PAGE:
C. Lowell Harriss, et al.
[A pamphlet published by the Robert Schalkenbach Foundation, 1978]
by Dr. C. Lowell Harriss, Professor of Economics, Columbia University
1. Land Supply Constraints in the United States
Excerpt from the Final Report of the Task Force on Housing Costs, William J. White, Chairman
2. The High Price of Land
by P. I. Prentice, Chairman, National Council for Property Tax Reform
3. Modernize, Don't Abolish, the Property Tax
From a report by the Subcommittee on the City of the House Committee on Banking, Finance, and Urban Affairs of the U. S. House of Representatives, Rep. Henry S. Reuss, Wisconsin, Chairman
by Dr. C. Lowell Harriss
The number of Americans who lack adequate housing is much too high. While both opportunity and promise life in the long-established principle of providing satisfactory shelter for everyone, many are still not well housed. Population grows, and the existing stock of housing grows older. For years to come, much new construction, expansion, and modernization will be needed.
Rapidly rising costs, however, present formidable obstacles. One of the heaviest costs is one which also rises most rapidly. And it is the cost of something created not by sweat and thrift, but by nature.
It is land.
The rising prices paid for land itself must be distinguished from the portion of the price of a building site which represents cost of preparation for use. The land elements alone go up and up in price. But land price increases do not change the quantity of land in existence. Here is a rising price which does not add to supply.
Land is different.
In these three articles on land value taxation, the first, "Land Supply Constraints in the United States," points out that the sharp rises in land prices result in part from man-made factors. Arbitrary, artificial, and unconstructive restrictions on land supply boost prices and threaten our housing future. New building will therefore be kept below levels which unfettered economic conditions would otherwise achieve. But tax policy which would encourage use, rather than underuse and withholding of land can increase the effective supply. Need more be said?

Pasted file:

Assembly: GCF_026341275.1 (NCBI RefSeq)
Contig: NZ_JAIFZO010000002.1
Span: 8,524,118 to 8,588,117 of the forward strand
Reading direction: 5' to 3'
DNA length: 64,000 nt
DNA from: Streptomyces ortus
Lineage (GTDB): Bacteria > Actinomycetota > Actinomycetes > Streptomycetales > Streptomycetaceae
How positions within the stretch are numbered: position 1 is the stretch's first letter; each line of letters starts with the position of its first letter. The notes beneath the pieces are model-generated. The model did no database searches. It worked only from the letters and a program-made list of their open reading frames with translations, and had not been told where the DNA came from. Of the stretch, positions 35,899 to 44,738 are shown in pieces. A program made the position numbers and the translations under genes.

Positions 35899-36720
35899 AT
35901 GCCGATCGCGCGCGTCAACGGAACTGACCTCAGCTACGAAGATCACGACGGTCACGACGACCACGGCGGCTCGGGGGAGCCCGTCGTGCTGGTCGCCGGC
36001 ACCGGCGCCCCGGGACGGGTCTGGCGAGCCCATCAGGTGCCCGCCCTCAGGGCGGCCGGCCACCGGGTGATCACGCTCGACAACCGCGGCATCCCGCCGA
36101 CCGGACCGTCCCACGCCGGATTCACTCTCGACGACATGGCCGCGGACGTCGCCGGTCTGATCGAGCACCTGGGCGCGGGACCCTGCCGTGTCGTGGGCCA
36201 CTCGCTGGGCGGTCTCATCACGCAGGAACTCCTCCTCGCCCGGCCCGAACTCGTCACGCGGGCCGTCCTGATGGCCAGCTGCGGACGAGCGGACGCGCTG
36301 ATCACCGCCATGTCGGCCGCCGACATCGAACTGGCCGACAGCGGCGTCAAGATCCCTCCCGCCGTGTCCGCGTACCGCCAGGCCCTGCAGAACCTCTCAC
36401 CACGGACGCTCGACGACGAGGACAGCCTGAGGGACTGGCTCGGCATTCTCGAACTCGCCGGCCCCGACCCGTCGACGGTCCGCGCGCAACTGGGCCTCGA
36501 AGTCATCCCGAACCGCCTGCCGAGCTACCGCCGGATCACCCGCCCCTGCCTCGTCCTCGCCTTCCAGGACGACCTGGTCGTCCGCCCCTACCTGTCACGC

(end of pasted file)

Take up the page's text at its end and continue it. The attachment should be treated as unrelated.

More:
Yes. And in the second selection, "The High Price of Land," Mr. Prentice says more. He points to many avenues by which the harmful effects of restricted land supply spread through the economy. Developers and builders, laborers, supplier, subcontractors, and others all suffer. They have less work, operate under conditions of disadvantage, and receive poorer rewards because of essentially needless obstructions to the optimum use of land. The full and true price of land includes burdens above and beyond the dollar prices of building lots. We shoulder burdens of lost opportunity of many kinds. They are largely hidden but indeed real. The quality of too much new construction deteriorates instead of improving as an advancing society should expect. And, to repeat, the tragedy is that the rising prices for land do not create an more surface on the earth.
What to do? The third article, "Modernize, Don't Abolish, The Property Tax," points to the reform outlined generations ago but here presented in modern form: reduce the property tax burdens on structures and make up the revenue by higher tax rates on land value.
The benefits from relying more fully on taxation of land values, rather than taxation of buildings, would include greater pressure on landowners to put land to better use. Withholding land -- which reduces the current effective supply -- would become more costly if land value taxes were higher. Thus some land formerly held for speculation would be sold, and new building would be encouraged on the increased supply of land.
A careful study of probable results in Washington, D. C., showed, among other things, that taxes on present homeowners would generally fall. But this result is not the one which most justifies support for reform. More significant and constructive would be a combination of forces producing incentives for better land use. Upgrading of housing in older urban centers would be expected. Positive incentives at many points would contribute to improving America's housing.
read the rest of the pamphlet:
The high cost of housing is now a major problem for millions of American families. Costs of acquiring or occupying decent housing have increased dramatically in recent years. While it is true that many owners of existing homes have benefited from inflation and have moved on to improved housing without major financial strain, others have not been so fortunate. They include the young couple of limited means buying its first home, the lower-income family, the elderly on fixed incomes, and many Americans with special housing needs.